Keep your website secure: here are some simple guidelines
These days, anyone can build a website. Using a content management system (CMS) like WordPress, Joomla or Drupal, you can create a smart personal blog or a basic site with a gallery and a contacts page in minutes. Indeed, with just a little more effort, you can add catalogue and e-commerce functionality and move your entire business online.
While it’s great that the internet has extended the reach of SMEs in this fashion, ‘oven-ready’ websites have an achilles heel. The world is full of cybercrime, with tens of millions of detected security incidents affecting computer systems every year. Because most of the DIYers operating self-built websites have little practical knowledge of IT security procedures, they’re prime targets for hackers.
Seeking peace of mind? Read on…
#1: This means you!
You might be assuming that, just because you haven’t yet implemented e-commerce on your new site, it won’t be of interest to hackers. Not so!
Even a low-value website can provide cybercriminals with a base from which to go after other, higher-value targets. Hackers might hijack your £5.00-a-month hosting platform to distribute spam e-mails, host malware for download or even to bring down other websites.
No matter how basic your site, everything you read here applies to you.
#2: Install a virus checker
An easily-overlooked security tip for your new website is to install antivirus software on your personal computer. Even a freeware download like Avast! will help.
That’s so because modern viruses are commonly designed to infect additional systems when they can. The malware which invaded your PC during that unwise online shopping trip may be smart enough to lie low until it can get onto the server where your website is hosted… and then unleash havoc.
As site admin, you’re the most likely infection vector, so make sure you stay safe.
At HOST100, all Linux plans have a malware scanner as standard.
#3: Rethink ALL your logins and passwords
Most of us are hopeless with passwords. If you find it hard to remember all the different passwords for your websites, blogs, banks, credit card providers, HMRC online tax account and so on, it’s easy to cave in and set the same password across all your accounts.
Resist the temptation! Remember how much personally identifiable information (PII) has become available to hackers through pwning. If hackers ever succeed in assembling a full set of your PII, they will immediately try it on your other accounts. If you use the same password across multiple sites, a minor data compromise will turn into an outright disaster.
You should have (curses!) a different password for every account, and you’ll need (groan!) to update it every couple of months. If it all gets too much, you can always use a third party ‘keyring’ like LastPass to keep track…
#4: Keep your site software up-to-date
We namechecked WordPress and Drupal in the first paragraph of this article. There’s no doubt that CMS software has changed the internet for the better – but the software that powers your website is just as much of a hacker target as the stuff on your PC. The cybercriminals are constantly on the lookout for outdated, vulnerable software, and the best way to keep them at bay is to ensure that the versions which power your site are the very latest.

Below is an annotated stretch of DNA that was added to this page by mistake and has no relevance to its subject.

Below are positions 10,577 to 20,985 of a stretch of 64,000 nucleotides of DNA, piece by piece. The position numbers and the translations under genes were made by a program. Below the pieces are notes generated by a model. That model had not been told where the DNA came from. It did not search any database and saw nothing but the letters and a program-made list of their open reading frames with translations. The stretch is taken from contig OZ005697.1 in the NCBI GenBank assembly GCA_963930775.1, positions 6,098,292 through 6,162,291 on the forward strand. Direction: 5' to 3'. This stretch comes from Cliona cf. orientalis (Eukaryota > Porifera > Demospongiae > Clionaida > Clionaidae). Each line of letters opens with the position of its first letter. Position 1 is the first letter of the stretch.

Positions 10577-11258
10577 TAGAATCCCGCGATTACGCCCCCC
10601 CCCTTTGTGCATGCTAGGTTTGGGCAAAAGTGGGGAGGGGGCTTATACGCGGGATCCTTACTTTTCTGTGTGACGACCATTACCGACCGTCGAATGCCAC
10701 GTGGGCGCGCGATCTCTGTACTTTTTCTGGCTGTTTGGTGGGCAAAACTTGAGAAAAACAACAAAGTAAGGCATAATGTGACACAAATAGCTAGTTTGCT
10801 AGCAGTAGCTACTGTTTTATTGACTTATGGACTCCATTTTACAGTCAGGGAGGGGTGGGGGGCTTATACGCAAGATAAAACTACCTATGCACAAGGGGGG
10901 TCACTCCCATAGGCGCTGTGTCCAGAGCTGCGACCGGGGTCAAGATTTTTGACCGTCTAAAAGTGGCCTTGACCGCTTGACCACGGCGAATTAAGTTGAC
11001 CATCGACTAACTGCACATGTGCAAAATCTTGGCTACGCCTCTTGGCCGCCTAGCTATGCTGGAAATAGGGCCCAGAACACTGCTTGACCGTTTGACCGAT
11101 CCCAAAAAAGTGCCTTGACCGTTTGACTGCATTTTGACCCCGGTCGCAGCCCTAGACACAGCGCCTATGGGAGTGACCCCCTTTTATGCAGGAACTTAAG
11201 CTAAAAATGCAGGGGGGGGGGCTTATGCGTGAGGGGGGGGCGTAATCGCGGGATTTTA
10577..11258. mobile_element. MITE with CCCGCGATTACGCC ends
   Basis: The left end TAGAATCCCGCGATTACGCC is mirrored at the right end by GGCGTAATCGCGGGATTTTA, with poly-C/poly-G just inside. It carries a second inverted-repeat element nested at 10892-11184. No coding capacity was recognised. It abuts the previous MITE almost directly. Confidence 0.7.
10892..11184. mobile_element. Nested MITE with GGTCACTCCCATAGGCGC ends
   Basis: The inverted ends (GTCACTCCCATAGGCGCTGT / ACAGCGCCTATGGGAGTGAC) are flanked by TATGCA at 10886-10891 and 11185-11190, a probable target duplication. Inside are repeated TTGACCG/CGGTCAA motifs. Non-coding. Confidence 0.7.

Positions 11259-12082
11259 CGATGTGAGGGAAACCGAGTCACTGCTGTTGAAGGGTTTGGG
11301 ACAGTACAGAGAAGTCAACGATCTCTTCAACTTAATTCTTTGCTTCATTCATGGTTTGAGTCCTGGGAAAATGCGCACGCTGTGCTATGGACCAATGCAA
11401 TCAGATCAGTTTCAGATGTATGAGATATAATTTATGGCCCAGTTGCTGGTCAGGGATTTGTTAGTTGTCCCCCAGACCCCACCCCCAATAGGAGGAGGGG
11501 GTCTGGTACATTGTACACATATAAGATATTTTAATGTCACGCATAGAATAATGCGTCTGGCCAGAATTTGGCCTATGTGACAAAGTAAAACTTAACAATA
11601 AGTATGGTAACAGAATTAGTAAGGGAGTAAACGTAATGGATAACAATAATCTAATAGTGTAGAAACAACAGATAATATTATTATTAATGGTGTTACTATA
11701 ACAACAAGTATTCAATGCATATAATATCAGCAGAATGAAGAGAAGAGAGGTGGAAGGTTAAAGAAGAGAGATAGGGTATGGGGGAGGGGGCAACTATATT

Many providers have systems to handle the update process automatically, or will point you at repositories where you can download trusted software titles for yourself. If so, take advantage!
But, no matter what’s on offer, when it comes down to the detail of plugins, themes and other software add-ons, you’ll likely be on your own. Choose wisely, and stick to the mainstream as much as possible.
You might also consider installing dedicated anti-malware software on your website. It’s a big topic, but worth discussing with your provider.
#5: Get your access under control
When you’re building a website, it’s natural to provide free access to everyone on the team. A shared ‘developer’ account might seem appealing, but, once again, resist the temptation! Maintaining separate passwords ensures full traceability if things go wrong.
It’s also a good idea to implement two factor authentication (2FA) because doing so will make it much harder for hackers to gain access. You might even consider adjusting the server permissions to restrict access to the login page – although you may have to enlist the help of a friendly techie to do so!
#6: Install SSL
You can ask the same friendly techie to help you to install an SSL certificate on your site.
SSL certification is the reason some website locations show up in your browser as https:// rather than the older http://. The newer protocol automatically encrypts any information you exchange with the site, making it much harder for hackers to read passwords or credit card data submitted by other users. Although implementation is beyond the scope of this guide, it needn’t be a major task.
At HOST100, our control panels also provide automatic SSL installation.
Computer security is a complex, rapidly evolving topic which some people choose to study for years. A short blog post like this is just a collection of pointers – but we hope we’ve got you off to a good start. At HOST100, we’re always glad to deal with your security queries.